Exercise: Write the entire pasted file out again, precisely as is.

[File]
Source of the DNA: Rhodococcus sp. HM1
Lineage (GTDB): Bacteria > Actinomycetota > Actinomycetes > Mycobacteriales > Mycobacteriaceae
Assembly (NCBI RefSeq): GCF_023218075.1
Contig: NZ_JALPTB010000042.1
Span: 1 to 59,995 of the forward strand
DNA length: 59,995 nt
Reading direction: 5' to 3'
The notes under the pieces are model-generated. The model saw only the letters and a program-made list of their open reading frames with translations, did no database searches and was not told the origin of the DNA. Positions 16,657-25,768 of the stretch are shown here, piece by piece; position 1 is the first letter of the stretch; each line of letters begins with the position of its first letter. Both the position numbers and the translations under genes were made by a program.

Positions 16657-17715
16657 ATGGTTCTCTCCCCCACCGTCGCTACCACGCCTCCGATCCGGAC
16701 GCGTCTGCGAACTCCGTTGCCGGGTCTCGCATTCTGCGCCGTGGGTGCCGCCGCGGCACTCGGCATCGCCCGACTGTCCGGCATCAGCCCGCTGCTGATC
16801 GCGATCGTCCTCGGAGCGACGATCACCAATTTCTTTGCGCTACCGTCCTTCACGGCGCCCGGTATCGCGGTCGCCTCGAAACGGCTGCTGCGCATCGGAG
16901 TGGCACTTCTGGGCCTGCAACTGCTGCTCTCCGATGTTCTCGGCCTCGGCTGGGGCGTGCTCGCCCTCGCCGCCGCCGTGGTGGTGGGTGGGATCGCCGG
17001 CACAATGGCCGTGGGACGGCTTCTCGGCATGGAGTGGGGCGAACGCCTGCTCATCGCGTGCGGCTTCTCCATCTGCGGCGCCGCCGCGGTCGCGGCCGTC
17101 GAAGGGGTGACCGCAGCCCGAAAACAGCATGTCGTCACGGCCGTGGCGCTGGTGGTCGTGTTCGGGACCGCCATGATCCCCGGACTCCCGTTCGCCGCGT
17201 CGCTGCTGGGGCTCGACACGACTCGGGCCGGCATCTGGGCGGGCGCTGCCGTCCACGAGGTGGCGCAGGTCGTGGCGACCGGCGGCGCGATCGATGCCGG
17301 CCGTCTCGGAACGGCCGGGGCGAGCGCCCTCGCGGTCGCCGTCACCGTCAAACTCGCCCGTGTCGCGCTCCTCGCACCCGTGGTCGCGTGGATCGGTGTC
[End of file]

Source of the DNA: Rhodococcus sp. HM1
Lineage (GTDB): Bacteria > Actinomycetota > Actinomycetes > Mycobacteriales > Mycobacteriaceae
Assembly (NCBI RefSeq): GCF_023218075.1
Contig: NZ_JALPTB010000042.1
Span: 1 to 59,995 of the forward strand
DNA length: 59,995 nt
Reading direction: 5' to 3'
The notes under the pieces are model-generated. The model saw only the letters and a program-made list of their open reading frames with translations, did no database searches and was not told the origin of the DNA. Positions 16,657-25,768 of the stretch are shown here, piece by piece; position 1 is the first letter of the stretch; each line of letters begins with the position of its first letter. Both the position numbers and the translations under genes were made by a program.

Positions 16657-17715
16657 ATGGTTCTCTCCCCCACCGTCGCTACCACGCCTCCGATCCGGAC
16701 GCGTCTGCGAACTCCGTTGCCGGGTCTCGCATTCTGCGCCGTGGGTGCCGCCGCGGCACTCGGCATCGCCCGACTGTCCGGCATCAGCCCGCTGCTGATC
16801 GCGATCGTCCTCGGAGCGACGATCACCAATTTCTTTGCGCTACCGTCCTTCACGGCGCCCGGTATCGCGGTCGCCTCGAAACGGCTGCTGCGCATCGGAG
16901 TGGCACTTCTGGGCCTGCAACTGCTGCTCTCCGATGTTCTCGGCCTCGGCTGGGGCGTGCTCGCCCTCGCCGCCGCCGTGGTGGTGGGTGGGATCGCCGG
17001 CACAATGGCCGTGGGACGGCTTCTCGGCATGGAGTGGGGCGAACGCCTGCTCATCGCGTGCGGCTTCTCCATCTGCGGCGCCGCCGCGGTCGCGGCCGTC
17101 GAAGGGGTGACCGCAGCCCGAAAACAGCATGTCGTCACGGCCGTGGCGCTGGTGGTCGTGTTCGGGACCGCCATGATCCCCGGACTCCCGTTCGCCGCGT
17201 CGCTGCTGGGGCTCGACACGACTCGGGCCGGCATCTGGGCGGGCGCTGCCGTCCACGAGGTGGCGCAGGTCGTGGCGACCGGCGGCGCGATCGATGCCGG
17301 CCGTCTCGGAACGGCCGGGGCGAGCGCCCTCGCGGTCGCCGTCACCGTCAAACTCGCCCGTGTCGCGCTCCTCGCACCCGTGGTCGCGTGGATCGGTGTC